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Individual variation in the behavior of harvester ant (Messor andrei) colonies

Noa Pinter-Wollman (Stanford University)


Ants live in complex societies. The behavior of an ant colony, such as foraging for food, emerges from the actions of the workers comprising it. Colony behavior arises from local rules that each individual ant follows with no single individual ordering others and no global control. Both workers and colonies vary in their behavior. Because colonies are the reproductive unit, i.e., colonies produce more colonies, but workers do not produce more workers, variation at the colony level is evolutionarily important. Variation among colonies in how they respond to their environment can lead to variation in how many offspring they produce.

Messor andrei, the black seed harvester ant, is abundant in serpentine grasslands at Jasper Ridge. Their nest mounds are conspicuous because they are covered with seed chaff that the ants discard. These ants are active from early spring to late fall and can be seen foraging, mostly for seeds, in the mornings and evenings. Interestingly, M. andrei colonies move among nest sites, and can relocate up to 10 times a year. I examine the behavior of M. andrei colonies in foraging and disturbance situations and ask whether these behaviors are consistent when a colony inhabits a particular nest site. I also examine how colonies adjust their behavior to changing weather conditions and ask if colonies vary in their response to environmental changes.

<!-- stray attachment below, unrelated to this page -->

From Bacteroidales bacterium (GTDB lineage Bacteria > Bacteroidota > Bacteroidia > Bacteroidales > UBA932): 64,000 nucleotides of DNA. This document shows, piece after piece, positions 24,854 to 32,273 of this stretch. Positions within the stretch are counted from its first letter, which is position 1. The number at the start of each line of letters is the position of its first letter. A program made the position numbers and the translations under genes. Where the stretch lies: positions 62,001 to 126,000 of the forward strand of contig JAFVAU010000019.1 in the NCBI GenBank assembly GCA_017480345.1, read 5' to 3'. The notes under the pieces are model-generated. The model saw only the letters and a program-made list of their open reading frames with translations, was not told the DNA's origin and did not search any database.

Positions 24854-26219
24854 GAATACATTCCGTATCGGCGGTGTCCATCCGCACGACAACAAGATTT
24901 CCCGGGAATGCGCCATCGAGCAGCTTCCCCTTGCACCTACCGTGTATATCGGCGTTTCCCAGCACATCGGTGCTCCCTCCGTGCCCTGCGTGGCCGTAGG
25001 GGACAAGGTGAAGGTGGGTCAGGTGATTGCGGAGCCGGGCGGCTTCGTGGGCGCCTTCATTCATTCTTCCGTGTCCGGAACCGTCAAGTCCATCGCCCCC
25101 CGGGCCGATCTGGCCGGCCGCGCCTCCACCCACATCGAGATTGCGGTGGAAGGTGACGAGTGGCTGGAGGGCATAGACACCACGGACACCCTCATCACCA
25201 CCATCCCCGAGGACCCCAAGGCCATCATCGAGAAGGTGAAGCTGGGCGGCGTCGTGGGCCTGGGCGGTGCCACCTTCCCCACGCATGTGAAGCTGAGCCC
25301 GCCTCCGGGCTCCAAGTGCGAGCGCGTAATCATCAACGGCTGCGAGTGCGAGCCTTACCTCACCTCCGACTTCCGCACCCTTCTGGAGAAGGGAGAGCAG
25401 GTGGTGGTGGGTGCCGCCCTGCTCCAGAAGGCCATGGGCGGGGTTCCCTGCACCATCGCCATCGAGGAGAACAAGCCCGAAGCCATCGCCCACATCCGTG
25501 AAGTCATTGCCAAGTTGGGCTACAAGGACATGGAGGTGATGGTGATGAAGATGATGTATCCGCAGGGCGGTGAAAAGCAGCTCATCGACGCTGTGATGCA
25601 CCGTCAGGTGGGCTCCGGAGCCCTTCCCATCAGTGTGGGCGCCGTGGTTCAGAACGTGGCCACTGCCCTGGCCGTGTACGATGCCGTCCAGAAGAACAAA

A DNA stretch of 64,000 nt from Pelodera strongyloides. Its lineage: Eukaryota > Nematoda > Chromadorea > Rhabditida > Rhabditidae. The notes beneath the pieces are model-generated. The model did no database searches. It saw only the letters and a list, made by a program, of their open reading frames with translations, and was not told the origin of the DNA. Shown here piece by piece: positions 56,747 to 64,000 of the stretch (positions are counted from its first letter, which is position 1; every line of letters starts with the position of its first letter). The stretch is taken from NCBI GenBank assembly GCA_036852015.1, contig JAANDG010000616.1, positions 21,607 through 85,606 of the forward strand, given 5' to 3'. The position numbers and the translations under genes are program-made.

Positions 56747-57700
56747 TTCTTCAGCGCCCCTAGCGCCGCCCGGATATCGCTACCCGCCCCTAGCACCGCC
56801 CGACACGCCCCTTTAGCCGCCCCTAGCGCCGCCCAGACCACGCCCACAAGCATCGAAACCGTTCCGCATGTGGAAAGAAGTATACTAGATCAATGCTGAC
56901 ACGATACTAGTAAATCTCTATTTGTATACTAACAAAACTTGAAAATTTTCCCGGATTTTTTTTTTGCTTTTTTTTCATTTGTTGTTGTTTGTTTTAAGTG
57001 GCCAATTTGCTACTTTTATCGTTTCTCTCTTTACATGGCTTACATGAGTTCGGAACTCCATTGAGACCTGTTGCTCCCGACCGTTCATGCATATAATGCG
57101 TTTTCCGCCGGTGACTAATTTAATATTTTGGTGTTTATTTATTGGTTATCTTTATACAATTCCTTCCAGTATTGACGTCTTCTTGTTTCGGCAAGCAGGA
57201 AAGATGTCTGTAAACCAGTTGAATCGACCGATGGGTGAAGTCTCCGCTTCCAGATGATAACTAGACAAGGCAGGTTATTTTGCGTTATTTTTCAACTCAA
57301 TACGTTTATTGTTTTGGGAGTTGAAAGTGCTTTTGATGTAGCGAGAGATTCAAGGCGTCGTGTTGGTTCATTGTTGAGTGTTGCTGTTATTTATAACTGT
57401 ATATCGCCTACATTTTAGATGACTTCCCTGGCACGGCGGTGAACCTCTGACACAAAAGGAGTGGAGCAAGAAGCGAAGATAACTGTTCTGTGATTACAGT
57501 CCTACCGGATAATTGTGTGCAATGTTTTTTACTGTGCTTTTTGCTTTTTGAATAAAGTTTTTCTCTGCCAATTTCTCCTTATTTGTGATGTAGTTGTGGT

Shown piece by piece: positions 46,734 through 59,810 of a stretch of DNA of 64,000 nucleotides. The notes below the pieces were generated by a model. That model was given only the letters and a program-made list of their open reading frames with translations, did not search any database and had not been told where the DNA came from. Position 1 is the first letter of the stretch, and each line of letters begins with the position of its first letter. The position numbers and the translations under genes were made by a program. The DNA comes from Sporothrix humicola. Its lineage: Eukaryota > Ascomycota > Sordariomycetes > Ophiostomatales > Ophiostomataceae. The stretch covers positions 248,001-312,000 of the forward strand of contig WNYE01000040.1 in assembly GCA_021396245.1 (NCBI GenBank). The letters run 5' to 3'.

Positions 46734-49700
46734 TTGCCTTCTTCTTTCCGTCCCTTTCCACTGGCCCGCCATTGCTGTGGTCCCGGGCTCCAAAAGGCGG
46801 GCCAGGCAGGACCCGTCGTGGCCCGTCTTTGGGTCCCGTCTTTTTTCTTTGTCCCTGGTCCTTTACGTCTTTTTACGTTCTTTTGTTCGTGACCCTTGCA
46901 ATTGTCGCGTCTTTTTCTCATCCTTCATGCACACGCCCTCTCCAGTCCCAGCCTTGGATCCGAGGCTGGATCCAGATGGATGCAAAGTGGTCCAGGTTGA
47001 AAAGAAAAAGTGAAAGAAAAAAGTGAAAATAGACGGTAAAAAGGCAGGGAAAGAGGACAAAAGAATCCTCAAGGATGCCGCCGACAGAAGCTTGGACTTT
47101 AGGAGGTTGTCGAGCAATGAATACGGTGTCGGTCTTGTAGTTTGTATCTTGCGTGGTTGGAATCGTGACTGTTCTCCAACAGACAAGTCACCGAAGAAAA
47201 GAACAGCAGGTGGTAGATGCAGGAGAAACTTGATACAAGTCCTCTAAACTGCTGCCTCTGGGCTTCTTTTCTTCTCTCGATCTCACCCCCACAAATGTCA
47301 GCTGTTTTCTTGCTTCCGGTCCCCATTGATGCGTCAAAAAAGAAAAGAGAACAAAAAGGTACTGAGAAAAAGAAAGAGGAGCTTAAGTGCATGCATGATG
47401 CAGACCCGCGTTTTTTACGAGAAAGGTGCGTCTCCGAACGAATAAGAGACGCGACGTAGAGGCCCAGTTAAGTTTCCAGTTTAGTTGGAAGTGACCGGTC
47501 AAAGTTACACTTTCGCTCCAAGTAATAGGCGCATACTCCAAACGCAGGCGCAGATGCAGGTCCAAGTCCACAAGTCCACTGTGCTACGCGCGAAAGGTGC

Head close-up showing mandibles.

Project Location (Sectors 24, 33)

Visible from Trail/Road

F - Grassland Fire Road